Fat Tuesday: The Many Different Doughnuts Of Mardi Gras

A Mardi Gras treat fit for a king. i i
Emily Hilliard for NPR
A Mardi Gras treat fit for a king.
Emily Hilliard for NPR

Get recipes for Paczki, Fasnacht, Beignets and Cenci.

The history of doughnuts is intrinsically linked to the celebration of Mardi Gras. "Fat Tuesday" — the Christian day of revelry and indulgence before the austere season of Lent — features dough deep-fried in fat as its main staple.

Among the first foods to be deep-fried were Roman scriblita, a precursor to today's doughnuts and fritters. Originating in the medieval era, most Christian European traditions have developed a version of fried dough for Shrove Tuesday (another name for the day before Lent starts). The rich treats presented a way to use up all of the butter, sugar and fat in the house prior to the self-denying diets of Lent. Traditionally it was an opportunity for indulgence, a day when, once a year, communities would go through the labor-intensive and expensive process of deep-frying in order to partake in a luxurious treat.

About The Author

Emily Hilliard is a folklorist and writer living in Washington, D.C. She writes the pie blog Nothing-in-the-House and recently released the cookbook PIE. A Hand Drawn Almanac with illustrator Elizabeth Graeber. Find more of Emily's work on her website.

In Poland and Polish communities in the United States, such as in the Midwest, Fat Tuesday is given another name — "Paczki Day," referring to the dense yet puffy jelly-filled doughnuts enjoyed on the occasion. Paczki were traditionally filled with rose hip jam or a stewed plum concoction called powidla, though today they often contain a variety of different jams and custards.

The history of colonization and immigration from the "old world" to the new can be traced through the evolution of doughnuts such as paczki. These celebration foods were important, and were both preserved and altered as they interacted with new ingredients and other influences in their new homes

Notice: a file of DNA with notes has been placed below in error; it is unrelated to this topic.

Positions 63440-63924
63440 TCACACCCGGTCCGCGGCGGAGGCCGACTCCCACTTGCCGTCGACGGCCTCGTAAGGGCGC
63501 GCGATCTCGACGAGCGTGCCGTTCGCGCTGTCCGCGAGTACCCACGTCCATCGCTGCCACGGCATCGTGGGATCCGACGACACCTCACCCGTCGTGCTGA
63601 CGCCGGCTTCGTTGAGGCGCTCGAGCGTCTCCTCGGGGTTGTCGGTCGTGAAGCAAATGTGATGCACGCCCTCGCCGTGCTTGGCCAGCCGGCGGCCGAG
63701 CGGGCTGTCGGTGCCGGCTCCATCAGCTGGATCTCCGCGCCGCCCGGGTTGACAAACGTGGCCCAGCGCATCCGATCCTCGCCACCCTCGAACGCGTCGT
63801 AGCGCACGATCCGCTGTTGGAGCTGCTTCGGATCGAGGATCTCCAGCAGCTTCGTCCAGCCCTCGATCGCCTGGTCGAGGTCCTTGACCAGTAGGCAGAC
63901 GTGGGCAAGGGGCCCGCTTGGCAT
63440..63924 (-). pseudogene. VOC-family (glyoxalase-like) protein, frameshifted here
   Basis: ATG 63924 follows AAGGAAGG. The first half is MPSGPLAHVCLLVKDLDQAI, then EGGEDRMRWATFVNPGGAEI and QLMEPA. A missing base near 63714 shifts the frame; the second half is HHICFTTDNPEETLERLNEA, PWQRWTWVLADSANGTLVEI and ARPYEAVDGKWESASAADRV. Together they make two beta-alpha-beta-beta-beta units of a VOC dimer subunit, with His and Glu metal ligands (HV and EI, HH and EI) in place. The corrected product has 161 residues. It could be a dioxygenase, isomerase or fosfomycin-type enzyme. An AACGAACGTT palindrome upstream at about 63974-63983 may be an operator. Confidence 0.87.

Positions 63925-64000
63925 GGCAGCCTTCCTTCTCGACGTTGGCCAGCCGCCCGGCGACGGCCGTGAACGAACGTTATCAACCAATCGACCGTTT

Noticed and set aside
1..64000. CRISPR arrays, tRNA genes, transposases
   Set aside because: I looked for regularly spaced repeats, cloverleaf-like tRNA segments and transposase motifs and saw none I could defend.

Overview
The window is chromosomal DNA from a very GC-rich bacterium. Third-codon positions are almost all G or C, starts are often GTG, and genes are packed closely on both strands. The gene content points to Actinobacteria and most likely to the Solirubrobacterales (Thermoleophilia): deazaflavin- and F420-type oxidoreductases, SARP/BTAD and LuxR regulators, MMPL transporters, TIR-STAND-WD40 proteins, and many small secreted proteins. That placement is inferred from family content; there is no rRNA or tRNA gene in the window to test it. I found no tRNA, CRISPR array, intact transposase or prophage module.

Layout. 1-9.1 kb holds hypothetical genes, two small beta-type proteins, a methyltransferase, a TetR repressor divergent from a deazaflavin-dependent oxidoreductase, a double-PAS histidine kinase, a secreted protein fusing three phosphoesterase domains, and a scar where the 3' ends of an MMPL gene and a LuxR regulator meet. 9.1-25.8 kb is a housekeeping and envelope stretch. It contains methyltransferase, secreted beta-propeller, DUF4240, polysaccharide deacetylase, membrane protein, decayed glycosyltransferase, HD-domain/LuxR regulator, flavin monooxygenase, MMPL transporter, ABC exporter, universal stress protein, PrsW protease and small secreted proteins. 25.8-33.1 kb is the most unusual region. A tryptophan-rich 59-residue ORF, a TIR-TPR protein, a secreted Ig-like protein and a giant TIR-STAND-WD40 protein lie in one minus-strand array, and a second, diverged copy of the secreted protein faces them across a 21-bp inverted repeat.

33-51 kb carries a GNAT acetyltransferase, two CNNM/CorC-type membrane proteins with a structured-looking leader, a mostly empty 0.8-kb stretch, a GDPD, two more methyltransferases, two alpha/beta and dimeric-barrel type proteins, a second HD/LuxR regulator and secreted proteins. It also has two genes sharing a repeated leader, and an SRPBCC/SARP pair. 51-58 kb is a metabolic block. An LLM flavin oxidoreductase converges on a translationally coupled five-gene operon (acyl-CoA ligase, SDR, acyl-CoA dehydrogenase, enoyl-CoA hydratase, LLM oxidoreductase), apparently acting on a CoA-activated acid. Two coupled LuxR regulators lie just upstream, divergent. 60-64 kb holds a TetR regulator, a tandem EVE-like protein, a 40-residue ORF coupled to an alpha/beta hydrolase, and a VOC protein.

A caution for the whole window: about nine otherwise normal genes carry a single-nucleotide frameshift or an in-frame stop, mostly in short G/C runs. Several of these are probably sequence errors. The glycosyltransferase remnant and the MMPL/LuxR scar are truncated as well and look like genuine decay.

Portuguese malasadas, also enjoyed on Shrove Tuesday, or "Malasada Day," were another such confection. The raised doughnuts were brought to Hawaii by sugar plantation workers in the late 1800s. Though originally they had no holes or fillings, they have evolved there to include fillings with Hawaiian ingredients such as guava and coconut. They are also popular among Portuguese communities in New England.

The German take on pre-Lenten doughnuts are called fastnachts (or fasnachts), bearing the same name as the traditional Carnival celebration, which translates as "fast night." The golden-brown yeasted treats, related to bismarks and berliners, are also found in Pennsylvania Dutch and Moravian enclaves in the United States. (In Maryland, the same doughnuts are called kinklings.) Traditional fastnachts are fried in lard and, like malasadas, do not have a hole or contain filling. The Pennsylvania Dutch version often includes mashed potatoes in the recipe, making a heartier and denser doughnut — something to stick to your ribs until the end of Lent.